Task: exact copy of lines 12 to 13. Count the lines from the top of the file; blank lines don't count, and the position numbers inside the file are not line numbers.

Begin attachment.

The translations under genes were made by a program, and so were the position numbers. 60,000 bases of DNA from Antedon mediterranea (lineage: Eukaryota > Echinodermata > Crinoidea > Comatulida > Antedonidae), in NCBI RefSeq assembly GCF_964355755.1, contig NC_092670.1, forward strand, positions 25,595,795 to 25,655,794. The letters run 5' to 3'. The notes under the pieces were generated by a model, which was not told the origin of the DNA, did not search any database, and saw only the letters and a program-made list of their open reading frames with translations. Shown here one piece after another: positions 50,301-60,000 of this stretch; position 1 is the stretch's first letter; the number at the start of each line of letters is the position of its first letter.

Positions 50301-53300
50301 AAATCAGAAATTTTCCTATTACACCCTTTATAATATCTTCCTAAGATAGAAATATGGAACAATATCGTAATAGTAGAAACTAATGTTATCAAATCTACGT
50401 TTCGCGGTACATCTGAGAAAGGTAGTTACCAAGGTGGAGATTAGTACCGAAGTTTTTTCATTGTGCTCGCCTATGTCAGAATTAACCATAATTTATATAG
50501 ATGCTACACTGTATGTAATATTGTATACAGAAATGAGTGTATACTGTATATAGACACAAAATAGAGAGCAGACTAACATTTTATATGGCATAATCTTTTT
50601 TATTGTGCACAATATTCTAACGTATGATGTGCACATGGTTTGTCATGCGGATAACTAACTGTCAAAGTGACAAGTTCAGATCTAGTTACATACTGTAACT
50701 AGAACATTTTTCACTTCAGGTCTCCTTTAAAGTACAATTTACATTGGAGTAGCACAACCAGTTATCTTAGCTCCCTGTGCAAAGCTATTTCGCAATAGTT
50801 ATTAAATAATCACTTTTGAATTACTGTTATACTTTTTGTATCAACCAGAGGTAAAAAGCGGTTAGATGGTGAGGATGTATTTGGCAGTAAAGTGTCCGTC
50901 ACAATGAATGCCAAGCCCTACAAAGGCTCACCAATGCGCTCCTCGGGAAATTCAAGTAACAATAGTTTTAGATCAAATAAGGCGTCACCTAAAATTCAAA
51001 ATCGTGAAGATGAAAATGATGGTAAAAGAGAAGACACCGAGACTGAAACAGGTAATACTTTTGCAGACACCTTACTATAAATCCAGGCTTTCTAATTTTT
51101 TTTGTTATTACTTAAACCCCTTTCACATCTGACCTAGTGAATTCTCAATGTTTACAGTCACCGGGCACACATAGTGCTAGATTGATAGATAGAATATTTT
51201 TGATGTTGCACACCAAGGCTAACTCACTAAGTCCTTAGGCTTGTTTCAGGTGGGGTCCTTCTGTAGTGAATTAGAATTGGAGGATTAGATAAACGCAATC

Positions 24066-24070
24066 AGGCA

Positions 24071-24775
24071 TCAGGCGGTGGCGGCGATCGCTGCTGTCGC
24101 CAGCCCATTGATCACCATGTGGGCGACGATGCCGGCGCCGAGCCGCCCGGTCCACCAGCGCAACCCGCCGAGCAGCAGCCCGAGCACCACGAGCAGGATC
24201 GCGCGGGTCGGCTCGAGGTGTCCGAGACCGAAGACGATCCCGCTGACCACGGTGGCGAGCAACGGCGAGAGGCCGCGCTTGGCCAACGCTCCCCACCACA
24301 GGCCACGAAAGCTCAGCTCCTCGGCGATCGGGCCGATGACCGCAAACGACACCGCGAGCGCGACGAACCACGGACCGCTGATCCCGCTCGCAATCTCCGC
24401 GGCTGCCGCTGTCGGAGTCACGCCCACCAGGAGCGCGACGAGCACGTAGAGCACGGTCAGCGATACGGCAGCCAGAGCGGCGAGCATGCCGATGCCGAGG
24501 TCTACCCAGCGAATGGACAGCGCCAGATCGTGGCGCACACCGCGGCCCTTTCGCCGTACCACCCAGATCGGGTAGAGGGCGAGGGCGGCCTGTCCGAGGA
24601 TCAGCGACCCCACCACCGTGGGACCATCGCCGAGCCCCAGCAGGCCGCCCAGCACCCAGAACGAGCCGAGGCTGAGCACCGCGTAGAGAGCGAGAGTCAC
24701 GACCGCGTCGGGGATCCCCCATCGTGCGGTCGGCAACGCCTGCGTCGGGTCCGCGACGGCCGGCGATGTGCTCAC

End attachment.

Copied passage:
51201 TGATGTTGCACACCAAGGCTAACTCACTAAGTCCTTAGGCTTGTTTCAGGTGGGGTCCTTCTGTAGTGAATTAGAATTGGAGGATTAGATAAACGCAATC

Positions 24066-24070